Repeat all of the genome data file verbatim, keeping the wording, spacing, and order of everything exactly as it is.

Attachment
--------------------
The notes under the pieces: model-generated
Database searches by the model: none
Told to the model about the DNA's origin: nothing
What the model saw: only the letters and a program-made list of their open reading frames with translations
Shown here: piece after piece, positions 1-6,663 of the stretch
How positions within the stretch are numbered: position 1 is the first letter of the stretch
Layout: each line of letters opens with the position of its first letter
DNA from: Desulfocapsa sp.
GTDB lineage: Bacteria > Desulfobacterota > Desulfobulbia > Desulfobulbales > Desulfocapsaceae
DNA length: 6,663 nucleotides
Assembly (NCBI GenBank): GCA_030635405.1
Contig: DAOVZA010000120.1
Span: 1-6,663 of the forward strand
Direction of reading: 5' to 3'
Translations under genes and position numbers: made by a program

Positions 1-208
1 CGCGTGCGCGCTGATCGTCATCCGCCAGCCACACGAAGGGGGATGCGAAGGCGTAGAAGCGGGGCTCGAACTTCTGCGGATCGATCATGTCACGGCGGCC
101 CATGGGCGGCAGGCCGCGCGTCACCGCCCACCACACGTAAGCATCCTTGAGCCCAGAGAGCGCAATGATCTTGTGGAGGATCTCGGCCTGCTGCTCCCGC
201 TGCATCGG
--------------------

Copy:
The notes under the pieces: model-generated
Database searches by the model: none
Told to the model about the DNA's origin: nothing
What the model saw: only the letters and a program-made list of their open reading frames with translations
Shown here: piece after piece, positions 1-6,663 of the stretch
How positions within the stretch are numbered: position 1 is the first letter of the stretch
Layout: each line of letters opens with the position of its first letter
DNA from: Desulfocapsa sp.
GTDB lineage: Bacteria > Desulfobacterota > Desulfobulbia > Desulfobulbales > Desulfocapsaceae
DNA length: 6,663 nucleotides
Assembly (NCBI GenBank): GCA_030635405.1
Contig: DAOVZA010000120.1
Span: 1-6,663 of the forward strand
Direction of reading: 5' to 3'
Translations under genes and position numbers: made by a program

Positions 1-208
1 CGCGTGCGCGCTGATCGTCATCCGCCAGCCACACGAAGGGGGATGCGAAGGCGTAGAAGCGGGGCTCGAACTTCTGCGGATCGATCATGTCACGGCGGCC
101 CATGGGCGGCAGGCCGCGCGTCACCGCCCACCACACGTAAGCATCCTTGAGCCCAGAGAGCGCAATGATCTTGTGGAGGATCTCGGCCTGCTGCTCCCGC
201 TGCATCGG